The defending champs have scrimmages set for 10 a.m. Saturday morning at home against Rice Memorial High and Bellows Free Academy of St. Albans.

Everyday Gourmet

Study, play, eat

Aug. 26, 2010

By Kim Dannies

The school schedule is kicking into full gear this week, and fast healthy food is paramount for ravenous students, athletes and people pushing the revolving door of activity. Fortunately for cooks, there is a mother lode of great produce just waiting to be turned into a meal that will please everyone.

Orecchiette (oh-rayk-kee-EHT-the), also known as “little ears” pasta, is fun to eat. The disk-shape cradles the sauce, delivering a fresh burst of flavor in every bite. For weekend guests, ricotta stuffed ravioli provides an excellent up-tick to the dish. This recipe is very forgiving — I recently tossed in leftover grilled corn and sliced kalamata olives, and they proved to be nice additions. Prep is super-fast, do-ahead, and the best part is packing lots of nutrition into a fun meal without your busy bodies noticing.

Tomato & Basil Orecchiette

In a large glass prep bowl, combine the following: 4 to 6 tomatoes (1.5 pounds), rough cut with skin and seeds; 2 to 3 cloves of garlic, minced; zest of 1 lemon, plus the lemon juice; 2 cups zucchini, finely diced; 3 tablespoons of olive oil; 1 fist-full of fresh basil, ribbon-cut; 2 big pinches of sea salt; fresh pepper to taste. Prep this mixture up to 24 hours ahead; store covered at room temperature.

To serve: Add 1/2 cup shredded Parmesan cheese to the tomato mixture. Add 2 cups cooked cubed chicken or shrimp (optional).

Cook 8 ounces of Orecchiette for 10 minutes in boiling, salted water. At the 10-minute mark, scoop 1/2 cup of the cooking water into the tomato mixture. Drain pasta and toss into sauce. Serve immediately; reheats beautifully in the microwave. Serves 4 hungry people; doubles nicely.

On the side: Toast slices of Tuscan bread and slather with fresh or store-bought pesto.

For dessert: Microwave peach halves for 2 minutes; fill cavity with a scoop of non-fat Greek yogurt. Top peaches with a mixture of hazelnuts, fresh mint and warm honey.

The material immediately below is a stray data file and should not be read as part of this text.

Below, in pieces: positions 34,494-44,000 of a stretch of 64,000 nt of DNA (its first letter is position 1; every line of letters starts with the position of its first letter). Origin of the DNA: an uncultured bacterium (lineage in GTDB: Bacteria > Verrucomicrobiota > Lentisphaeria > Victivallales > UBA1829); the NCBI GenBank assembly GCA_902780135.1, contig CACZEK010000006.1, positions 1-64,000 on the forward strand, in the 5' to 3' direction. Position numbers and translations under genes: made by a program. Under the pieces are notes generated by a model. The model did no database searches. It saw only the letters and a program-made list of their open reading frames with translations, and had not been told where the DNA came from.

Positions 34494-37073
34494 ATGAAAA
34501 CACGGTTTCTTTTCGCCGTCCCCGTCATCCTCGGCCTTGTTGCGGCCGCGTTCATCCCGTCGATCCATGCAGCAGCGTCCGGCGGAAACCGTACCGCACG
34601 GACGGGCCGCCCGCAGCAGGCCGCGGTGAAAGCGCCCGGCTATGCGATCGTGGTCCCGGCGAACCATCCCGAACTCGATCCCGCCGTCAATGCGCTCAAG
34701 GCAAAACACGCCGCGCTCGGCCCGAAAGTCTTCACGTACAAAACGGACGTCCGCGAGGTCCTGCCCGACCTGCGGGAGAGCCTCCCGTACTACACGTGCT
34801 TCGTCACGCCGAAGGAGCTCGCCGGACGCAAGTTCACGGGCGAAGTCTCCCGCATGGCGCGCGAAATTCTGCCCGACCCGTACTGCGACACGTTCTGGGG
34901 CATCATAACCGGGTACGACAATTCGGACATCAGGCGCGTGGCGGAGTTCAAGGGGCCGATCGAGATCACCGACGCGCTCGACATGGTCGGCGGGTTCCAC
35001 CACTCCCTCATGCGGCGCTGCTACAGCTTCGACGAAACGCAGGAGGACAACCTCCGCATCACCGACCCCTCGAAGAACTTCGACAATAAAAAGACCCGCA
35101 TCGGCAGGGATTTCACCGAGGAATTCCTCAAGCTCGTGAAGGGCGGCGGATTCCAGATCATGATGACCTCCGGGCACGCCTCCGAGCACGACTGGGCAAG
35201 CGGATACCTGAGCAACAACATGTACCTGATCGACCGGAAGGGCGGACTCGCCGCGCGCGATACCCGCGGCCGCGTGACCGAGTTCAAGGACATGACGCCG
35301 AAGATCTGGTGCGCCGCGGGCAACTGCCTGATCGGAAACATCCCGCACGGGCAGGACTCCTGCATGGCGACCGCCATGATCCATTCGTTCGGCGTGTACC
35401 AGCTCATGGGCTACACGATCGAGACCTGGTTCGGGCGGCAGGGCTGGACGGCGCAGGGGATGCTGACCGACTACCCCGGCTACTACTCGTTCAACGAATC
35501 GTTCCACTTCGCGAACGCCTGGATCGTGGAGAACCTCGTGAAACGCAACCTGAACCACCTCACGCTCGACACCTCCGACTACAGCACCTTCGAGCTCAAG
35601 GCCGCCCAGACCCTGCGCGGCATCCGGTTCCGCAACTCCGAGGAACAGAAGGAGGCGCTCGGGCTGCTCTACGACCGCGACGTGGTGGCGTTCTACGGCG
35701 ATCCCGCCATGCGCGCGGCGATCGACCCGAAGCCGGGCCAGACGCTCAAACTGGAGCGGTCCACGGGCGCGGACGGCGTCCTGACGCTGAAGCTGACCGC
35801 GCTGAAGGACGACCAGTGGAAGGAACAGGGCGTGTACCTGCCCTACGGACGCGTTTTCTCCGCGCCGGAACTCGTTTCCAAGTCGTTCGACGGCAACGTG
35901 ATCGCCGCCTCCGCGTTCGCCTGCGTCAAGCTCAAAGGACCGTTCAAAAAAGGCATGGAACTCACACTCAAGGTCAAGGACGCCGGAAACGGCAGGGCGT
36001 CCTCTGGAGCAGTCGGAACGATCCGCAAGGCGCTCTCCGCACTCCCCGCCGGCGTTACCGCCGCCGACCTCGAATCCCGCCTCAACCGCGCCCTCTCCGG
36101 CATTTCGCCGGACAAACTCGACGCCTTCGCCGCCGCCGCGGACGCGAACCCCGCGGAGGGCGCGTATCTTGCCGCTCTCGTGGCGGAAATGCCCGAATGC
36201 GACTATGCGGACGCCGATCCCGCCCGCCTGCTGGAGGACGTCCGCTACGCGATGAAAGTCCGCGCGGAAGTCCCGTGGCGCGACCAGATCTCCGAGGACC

Kim Dannies is a graduate of La Varenne Cooking School in France. She lives in Williston with her husband, Jeff; they have three college-aged daughters who come and go. For archived Everyday Gourmet columns go to

Little Details

Aug. 26, 2010

Going home

By Katherine Bielawa Stamper

“You know,” the elderly man leaned in toward my husband and said, “that sandwich would taste even better with a little bit of onion.”

My husband looked up and simply smiled.

“Actually, sir,” I interjected, “my husband doesn’t speak Polish. I’ll translate for him.”

Embarrassed, the man offered a quick, “Przepraszam,” which means, “pardon me.”

“There’s no need to apologize,” I assured him. His friendly overture was a sweet surprise.

After a brief conversation, he wished us a pleasant dinner and walked away slowly. My eyes followed him. His gait reflected a slight limp, similar to one my father developed later in life. The man paused to read the inscription on a monument honoring victims of Nazi persecution before disappearing into the crowd. I felt an inexplicable rise of emotion. There was something unusual, almost otherworldly, about our exchange.

Our picnic consisted of rye bread, cheese, tomatoes, chips and kefir. My family sat on a bench overlooking the San River in the town of Przemysl, enjoying a casual meal as pedestrians streamed past. The sun lay low, bathing the summer sky in pink-orange light.

My paternal grandfather was born in Przemysl when it was part of the Austro-Hungarian Empire. Nestled near the tranquil Bieszczady Mountains, it is today a Polish frontier town, 12 kilometers from the Ukrainian border.

We were in no hurry to return to our lodgings. I booked what was likely the cheapest hostel in this eastern outpost. Our three-person room was spartan yet clean, tainted only by small bits of plaster missing from otherwise unblemished walls. Crisp linens rested atop bunks and a bureau with three drawers occupied a small corner. The shared bath and communal kitchen resided down the hall. We were the odd family in residence amid a sea of college students.

A picnic by the river seemed a fitting way to mark our return to Poland following a five-day excursion to Ukraine. It was the summer of 2005. Six short months before, a frustrated Ukrainian electorate took to the streets to protest a flawed presidential election. The Orange Revolution was remarkable for its peacefulness and positive outcome. Civil disobedience prompted new elections. We encountered spell-throwing gypsies, intriguing definitions of vegetarian fare (Note: Americans do not consider white chicken breast vegetarian) and friendly Ukrainians expressing fervent hope that the revolution would improve their lives.

Our mission in Ukraine was simple: visit my father’s hometown of Turka, the one the Nazis took him from in October 1941, transporting him to a German slave labor camp. At war’s end, Turka was absorbed into the Soviet Union, making travel there nearly impossible. My father’s family was deported, forsaking forever the beloved house grandfather built for an abandoned German dwelling in Silesia. My father landed in America in 1949, a refugee. He longed to return to the place of his childhood, a childhood interrupted by war.